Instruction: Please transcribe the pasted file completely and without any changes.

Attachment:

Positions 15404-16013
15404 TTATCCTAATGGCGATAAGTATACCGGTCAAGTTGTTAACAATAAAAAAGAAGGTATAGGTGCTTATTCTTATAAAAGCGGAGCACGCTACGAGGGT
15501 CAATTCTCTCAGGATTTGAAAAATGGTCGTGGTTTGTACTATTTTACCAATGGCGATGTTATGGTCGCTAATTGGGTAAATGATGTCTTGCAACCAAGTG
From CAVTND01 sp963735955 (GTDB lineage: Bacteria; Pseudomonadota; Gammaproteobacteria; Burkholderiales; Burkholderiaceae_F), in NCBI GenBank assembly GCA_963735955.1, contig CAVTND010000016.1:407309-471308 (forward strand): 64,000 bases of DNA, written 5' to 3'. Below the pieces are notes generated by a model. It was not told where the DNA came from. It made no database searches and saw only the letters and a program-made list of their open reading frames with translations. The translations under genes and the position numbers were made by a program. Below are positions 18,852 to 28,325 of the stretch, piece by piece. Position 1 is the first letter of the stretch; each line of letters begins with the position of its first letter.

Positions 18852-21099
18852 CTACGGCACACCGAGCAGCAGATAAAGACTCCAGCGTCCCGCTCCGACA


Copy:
Positions 15404-16013
15404 TTATCCTAATGGCGATAAGTATACCGGTCAAGTTGTTAACAATAAAAAAGAAGGTATAGGTGCTTATTCTTATAAAAGCGGAGCACGCTACGAGGGT
15501 CAATTCTCTCAGGATTTGAAAAATGGTCGTGGTTTGTACTATTTTACCAATGGCGATGTTATGGTCGCTAATTGGGTAAATGATGTCTTGCAACCAAGTG
From CAVTND01 sp963735955 (GTDB lineage: Bacteria; Pseudomonadota; Gammaproteobacteria; Burkholderiales; Burkholderiaceae_F), in NCBI GenBank assembly GCA_963735955.1, contig CAVTND010000016.1:407309-471308 (forward strand): 64,000 bases of DNA, written 5' to 3'. Below the pieces are notes generated by a model. It was not told where the DNA came from. It made no database searches and saw only the letters and a program-made list of their open reading frames with translations. The translations under genes and the position numbers were made by a program. Below are positions 18,852 to 28,325 of the stretch, piece by piece. Position 1 is the first letter of the stretch; each line of letters begins with the position of its first letter.

Positions 18852-21099
18852 CTACGGCACACCGAGCAGCAGATAAAGACTCCAGCGTCCCGCTCCGACA